ABC News says it welcomes “thoughtful” and “diverse” voices on its White House health care special.
Why not include ABC 20/20 anchor John Stossel? I have confirmed that he has not been asked to be a part of the programming.
When it comes to thoughtful and diverse perspectives on freedom, government, and the marketplace, no one matches Stossel.
Here is his report on the state of health care from 2007. An excerpt:
There are many problems with health insurance, but that doesn’t mean we should put the government in control. If it’s decided that health care should be paid for with tax dollars, then it’s up to the government to decide how that money should be spent. There’s only so much money to go around, so the inevitable result is rationing.
It’s just the law of supply and demand. Lowering prices increases demand. Lowering the price to nothing pushes demand through the roof. Author P.J. O’Rourke said it best: “If you think health care is expensive now, wait until you see what it costs when it’s free.”
When health care is free, governments deal with all that increased demand by limiting what’s available.that’s more than four months! In Canada, almost a million citizens are waiting for necessary surgery and more than a million Canadians can’t find a regular doctor. In the small town of Norwood, Ontario, a weekly drawing is held in which a townsperson wins the right to access the town’s one family doctor.
Governments ratchet down health-care costs in different ways. Doctors went on strike last year in Germany because their government’s system pays them less than they thought they deserved and forces them to work thousands of hours of unpaid overtime. In the United Kingdom, one hospital was inspired to save money money by not changing sheets daily. British papers report that instead of washing the linens, nurses were told to just turn the bedsheets over.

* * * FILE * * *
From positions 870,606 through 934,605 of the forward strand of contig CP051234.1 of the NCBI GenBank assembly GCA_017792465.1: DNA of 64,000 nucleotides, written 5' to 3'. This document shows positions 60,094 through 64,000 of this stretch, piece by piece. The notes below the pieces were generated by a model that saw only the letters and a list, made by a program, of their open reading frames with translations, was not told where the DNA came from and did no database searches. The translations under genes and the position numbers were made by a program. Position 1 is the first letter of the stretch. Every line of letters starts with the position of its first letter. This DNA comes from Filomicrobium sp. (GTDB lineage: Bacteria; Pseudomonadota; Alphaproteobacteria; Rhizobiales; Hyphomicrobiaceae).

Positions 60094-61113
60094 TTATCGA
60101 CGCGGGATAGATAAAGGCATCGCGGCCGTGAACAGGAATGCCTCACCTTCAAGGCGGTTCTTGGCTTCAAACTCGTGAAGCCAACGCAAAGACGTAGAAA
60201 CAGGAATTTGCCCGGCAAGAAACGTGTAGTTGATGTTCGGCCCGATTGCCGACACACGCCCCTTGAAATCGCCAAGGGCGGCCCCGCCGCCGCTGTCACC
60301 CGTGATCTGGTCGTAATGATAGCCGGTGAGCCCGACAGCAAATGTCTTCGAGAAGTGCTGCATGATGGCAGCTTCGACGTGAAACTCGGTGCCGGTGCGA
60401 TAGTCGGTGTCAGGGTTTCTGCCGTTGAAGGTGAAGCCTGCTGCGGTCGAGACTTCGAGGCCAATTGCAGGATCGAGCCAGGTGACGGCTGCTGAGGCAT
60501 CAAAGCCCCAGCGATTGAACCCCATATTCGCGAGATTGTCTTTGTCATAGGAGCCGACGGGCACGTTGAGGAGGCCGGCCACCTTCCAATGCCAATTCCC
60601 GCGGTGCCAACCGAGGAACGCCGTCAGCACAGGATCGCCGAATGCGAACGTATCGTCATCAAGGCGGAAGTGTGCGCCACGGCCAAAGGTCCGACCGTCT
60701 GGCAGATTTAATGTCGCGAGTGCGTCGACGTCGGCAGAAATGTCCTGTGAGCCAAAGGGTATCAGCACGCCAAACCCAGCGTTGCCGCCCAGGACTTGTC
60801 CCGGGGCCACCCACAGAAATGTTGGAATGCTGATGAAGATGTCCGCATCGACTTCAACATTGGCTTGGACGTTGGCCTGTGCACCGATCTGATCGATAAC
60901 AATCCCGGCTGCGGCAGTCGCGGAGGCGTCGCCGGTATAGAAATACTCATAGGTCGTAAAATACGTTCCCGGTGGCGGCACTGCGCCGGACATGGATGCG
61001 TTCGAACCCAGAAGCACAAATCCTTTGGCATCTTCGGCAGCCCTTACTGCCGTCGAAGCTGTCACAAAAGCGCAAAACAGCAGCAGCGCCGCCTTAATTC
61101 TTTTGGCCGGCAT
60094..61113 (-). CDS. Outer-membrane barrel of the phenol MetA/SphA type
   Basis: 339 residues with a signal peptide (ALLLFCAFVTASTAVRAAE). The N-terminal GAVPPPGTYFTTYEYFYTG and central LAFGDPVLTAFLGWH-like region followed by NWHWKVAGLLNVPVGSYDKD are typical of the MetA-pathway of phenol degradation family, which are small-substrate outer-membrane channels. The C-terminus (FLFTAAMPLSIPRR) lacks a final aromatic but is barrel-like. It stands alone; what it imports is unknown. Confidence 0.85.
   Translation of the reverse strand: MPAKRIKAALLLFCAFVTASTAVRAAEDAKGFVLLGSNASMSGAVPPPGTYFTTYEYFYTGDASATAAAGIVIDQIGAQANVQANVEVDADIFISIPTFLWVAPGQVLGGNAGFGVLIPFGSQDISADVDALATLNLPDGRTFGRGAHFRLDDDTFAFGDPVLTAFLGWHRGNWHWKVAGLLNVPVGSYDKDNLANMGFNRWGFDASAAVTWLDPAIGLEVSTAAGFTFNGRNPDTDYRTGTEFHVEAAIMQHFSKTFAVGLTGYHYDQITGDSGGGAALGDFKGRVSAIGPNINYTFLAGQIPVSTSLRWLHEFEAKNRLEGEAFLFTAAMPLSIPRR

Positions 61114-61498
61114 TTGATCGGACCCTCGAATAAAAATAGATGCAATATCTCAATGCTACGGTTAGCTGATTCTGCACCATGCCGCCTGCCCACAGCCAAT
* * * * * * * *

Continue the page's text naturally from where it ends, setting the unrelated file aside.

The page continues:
Government is less the answer to our health-care crisis than the problem. It was our government that helped to create the absurd system in which two out of three Americans get health insurance through their employer. In a country where four in 10 Americans change their job every year, this system makes little sense; it leaves people like Readling without coverage when they need it most.
The government also makes insurance expensive by mandating the medical services that policies must cover. Required services vary state by state and include massage therapy, pastoral counseling, acupuncture, hair prosthesis and dentures. Such mandates are a reason why an individual policy in New Jersey costs around $4,000 a year while a policy in Iowa costs only a third of that. Yet insurance regulations make it illegal for someone in New Jersey to buy a policy from out of state…
…The more people control the money they spend on their own health care, the more people shop around and the more providers compete to attract patients by lowering prices while improving quality. It’s putting individuals in control that could turn our health-care sector into the vibrant, competitive marketplace that we see in nearly every other area of our economy.
After all, it’s our body and our health. Shouldn’t we be in control of how our health-care dollars are spent?
Harvard’s Herzlinger said, “Who should decide whether you live or die? Do you want the government to decide? Do you want a health insurer to decide? Who’s gonna make that decision? Is it gonna be a government? Is it gonna be an insurer? Or is it gonna be you and me?”
Putting individuals in control of our health rather than our employers or the government is a better way to cure what ails America’s health system.
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